The Game of Go


Go is an ancient game which originated in China about 4,000 years ago and is said to be the world's oldest board game. Since then it has gained in popularity, mainly in the Orient, and to some extent in the West in the last 100 years. Like the game of Chess in the West, the game of Go, or Weiqi as the Chinese call it, is just as well known in Asia and appears in newspapers and on television. It is very popular in Japan (where it is called I-Go or just Go), and Korea (where it is called Baduk). In China, Japan and Korea there are professional players who compete in tournaments for large cash prizes - Go is a serious game! Having said that, for every serious professional there are literally thousands of keen amateur players, of varying abilities - but they all have a lot of fun. Go is a serious mind sport, but it is also fun to play.


Go is primarly a game of strategic thinking, like chess. Also, again like chess, it is played between two players on a board with black and white pieces who take it in turn to make moves. This is about as far as the comparison with chess can be taken, for Go differs in many ways. The first most noticable difference are the pieces, called stones, which are all identical (apart from being black or white that is):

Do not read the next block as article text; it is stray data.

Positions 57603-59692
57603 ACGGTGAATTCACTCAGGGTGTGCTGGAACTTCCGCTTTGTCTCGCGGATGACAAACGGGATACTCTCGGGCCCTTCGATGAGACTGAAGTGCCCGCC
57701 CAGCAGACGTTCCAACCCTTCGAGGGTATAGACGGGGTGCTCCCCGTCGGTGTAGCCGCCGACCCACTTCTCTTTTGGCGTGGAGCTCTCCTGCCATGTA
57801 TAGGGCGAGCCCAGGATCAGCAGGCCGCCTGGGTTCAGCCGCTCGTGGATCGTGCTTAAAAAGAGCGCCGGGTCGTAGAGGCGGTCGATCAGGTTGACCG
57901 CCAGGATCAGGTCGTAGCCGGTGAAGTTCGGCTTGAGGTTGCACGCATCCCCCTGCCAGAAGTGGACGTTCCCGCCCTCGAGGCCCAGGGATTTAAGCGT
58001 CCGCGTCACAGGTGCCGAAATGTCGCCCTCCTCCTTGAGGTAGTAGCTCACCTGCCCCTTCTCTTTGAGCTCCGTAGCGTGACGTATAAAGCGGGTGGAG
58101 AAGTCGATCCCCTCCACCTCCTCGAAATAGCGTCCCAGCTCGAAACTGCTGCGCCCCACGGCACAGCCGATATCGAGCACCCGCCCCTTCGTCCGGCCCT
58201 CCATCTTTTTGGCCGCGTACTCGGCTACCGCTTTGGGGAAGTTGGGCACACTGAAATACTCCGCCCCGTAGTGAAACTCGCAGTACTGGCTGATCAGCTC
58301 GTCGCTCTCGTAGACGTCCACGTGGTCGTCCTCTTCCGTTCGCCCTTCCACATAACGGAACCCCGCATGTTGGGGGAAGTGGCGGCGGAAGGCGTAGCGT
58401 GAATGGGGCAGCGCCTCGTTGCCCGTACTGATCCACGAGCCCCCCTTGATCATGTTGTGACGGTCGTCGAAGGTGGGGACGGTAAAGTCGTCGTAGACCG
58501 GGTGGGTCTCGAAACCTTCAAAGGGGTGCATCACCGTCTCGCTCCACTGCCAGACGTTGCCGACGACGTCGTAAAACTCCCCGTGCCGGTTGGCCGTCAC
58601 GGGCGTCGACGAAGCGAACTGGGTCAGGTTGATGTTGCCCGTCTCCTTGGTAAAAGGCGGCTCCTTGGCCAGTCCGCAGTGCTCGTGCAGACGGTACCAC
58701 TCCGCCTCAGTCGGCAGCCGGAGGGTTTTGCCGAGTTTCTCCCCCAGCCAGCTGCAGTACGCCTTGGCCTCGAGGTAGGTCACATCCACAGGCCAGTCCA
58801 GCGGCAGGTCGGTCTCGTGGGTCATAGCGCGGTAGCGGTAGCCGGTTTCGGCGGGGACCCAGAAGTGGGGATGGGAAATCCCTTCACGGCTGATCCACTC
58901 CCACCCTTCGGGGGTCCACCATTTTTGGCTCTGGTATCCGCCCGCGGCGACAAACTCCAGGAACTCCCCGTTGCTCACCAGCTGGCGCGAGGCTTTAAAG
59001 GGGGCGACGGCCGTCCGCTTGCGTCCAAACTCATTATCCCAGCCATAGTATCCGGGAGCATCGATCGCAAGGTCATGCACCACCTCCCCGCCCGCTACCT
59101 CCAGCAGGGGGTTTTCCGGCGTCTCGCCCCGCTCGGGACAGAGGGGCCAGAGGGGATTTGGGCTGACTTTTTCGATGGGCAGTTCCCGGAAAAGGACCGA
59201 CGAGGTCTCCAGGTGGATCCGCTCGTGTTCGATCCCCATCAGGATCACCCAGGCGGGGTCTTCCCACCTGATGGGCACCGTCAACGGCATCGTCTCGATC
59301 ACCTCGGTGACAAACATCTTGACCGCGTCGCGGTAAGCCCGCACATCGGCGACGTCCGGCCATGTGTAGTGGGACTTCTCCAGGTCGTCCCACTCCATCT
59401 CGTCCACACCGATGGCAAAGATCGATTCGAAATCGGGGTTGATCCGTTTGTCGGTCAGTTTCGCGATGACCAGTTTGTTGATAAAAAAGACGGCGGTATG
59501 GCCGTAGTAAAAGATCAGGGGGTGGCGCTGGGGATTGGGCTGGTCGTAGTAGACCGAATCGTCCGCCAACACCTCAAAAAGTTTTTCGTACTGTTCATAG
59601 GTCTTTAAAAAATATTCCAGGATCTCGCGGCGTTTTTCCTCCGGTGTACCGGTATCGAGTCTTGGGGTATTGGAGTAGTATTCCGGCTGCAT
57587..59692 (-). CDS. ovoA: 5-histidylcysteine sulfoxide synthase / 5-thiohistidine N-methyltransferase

Once placed on the board, they do not move, unless they are captured (then they are removed). Another major difference is the size of the playing field. In chess there are 64 squares (8x8), but in Go there are 361 intersections (19x19) - that's right - the stones are played on the intersections not the squares. This massive increase in playing area means that the number of combinations in Go are astronomically more than chess. This is one reason that computers are nowhere near close to beating the top players, because it is just not possible to "read out" all the variations and pick the best one, as there are too many variations to compute. To be a good Go player means to try to read as many variations, yes, but also to rely on instinct and recognition of "good shapes". Seeing patterns on the board and potential patterns and how they relate to each other is something humans are good at but not so good for computers.


The rules of Go are exceptionally simple and can be taught to anyone in about five minutes. To master the game of Go however takes much much longer! For a simple guide to the rules see Sensei's Site.